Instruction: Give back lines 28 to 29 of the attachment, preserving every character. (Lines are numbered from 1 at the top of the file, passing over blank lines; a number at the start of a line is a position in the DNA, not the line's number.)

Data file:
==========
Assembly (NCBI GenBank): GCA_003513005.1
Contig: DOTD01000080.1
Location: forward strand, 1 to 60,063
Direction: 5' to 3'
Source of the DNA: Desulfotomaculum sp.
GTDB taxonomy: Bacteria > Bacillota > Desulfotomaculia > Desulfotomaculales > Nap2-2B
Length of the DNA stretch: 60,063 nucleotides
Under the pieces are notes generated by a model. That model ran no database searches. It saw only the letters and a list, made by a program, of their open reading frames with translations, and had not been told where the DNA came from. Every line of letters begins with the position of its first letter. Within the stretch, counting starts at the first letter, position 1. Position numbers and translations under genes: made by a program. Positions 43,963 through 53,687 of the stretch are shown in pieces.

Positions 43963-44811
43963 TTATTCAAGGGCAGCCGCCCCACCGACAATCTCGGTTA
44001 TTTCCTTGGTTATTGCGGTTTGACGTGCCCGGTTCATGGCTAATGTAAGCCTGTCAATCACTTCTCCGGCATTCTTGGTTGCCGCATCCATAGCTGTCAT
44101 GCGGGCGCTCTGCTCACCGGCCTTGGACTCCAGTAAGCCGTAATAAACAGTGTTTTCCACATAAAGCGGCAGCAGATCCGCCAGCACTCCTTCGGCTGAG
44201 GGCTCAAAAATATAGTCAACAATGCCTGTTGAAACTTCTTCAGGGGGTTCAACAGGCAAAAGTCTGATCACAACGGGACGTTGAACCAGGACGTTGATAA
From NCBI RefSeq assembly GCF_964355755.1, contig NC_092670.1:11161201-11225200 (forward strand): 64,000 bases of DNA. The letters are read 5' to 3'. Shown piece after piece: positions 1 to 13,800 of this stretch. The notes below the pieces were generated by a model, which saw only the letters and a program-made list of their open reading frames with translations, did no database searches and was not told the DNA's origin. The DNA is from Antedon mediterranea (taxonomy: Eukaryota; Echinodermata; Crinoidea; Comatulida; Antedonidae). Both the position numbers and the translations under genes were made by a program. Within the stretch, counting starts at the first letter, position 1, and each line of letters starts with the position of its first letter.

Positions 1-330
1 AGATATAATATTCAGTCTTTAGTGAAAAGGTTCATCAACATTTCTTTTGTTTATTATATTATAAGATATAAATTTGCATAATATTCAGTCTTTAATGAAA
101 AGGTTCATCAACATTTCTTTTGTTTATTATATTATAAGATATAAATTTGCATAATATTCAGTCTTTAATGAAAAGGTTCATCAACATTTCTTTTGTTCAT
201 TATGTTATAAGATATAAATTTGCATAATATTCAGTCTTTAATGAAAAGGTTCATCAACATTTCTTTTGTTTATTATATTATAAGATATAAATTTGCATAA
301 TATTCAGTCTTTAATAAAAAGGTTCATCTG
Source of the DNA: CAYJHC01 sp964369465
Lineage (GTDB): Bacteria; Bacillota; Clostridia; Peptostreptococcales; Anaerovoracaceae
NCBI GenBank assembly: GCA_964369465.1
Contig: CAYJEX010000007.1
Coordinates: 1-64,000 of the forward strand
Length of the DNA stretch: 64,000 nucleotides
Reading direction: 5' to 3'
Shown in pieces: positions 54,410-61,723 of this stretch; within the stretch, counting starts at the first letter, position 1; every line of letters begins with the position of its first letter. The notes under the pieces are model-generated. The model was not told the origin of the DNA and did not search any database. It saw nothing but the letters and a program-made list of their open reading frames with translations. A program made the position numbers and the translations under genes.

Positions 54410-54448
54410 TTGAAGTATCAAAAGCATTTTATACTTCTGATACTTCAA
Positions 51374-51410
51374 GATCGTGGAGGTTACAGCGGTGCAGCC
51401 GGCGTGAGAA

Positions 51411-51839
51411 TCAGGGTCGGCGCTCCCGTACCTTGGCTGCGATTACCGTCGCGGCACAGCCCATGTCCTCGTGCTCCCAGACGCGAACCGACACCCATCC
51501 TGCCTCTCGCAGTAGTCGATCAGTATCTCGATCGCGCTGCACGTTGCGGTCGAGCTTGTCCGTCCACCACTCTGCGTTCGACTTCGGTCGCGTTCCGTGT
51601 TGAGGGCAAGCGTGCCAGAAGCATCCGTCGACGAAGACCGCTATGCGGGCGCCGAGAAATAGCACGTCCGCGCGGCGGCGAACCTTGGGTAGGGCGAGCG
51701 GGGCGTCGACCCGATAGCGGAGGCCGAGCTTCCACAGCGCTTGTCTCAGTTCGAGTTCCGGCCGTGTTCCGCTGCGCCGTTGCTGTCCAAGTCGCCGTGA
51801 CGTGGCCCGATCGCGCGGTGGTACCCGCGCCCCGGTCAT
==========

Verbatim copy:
Positions 54410-54448
54410 TTGAAGTATCAAAAGCATTTTATACTTCTGATACTTCAA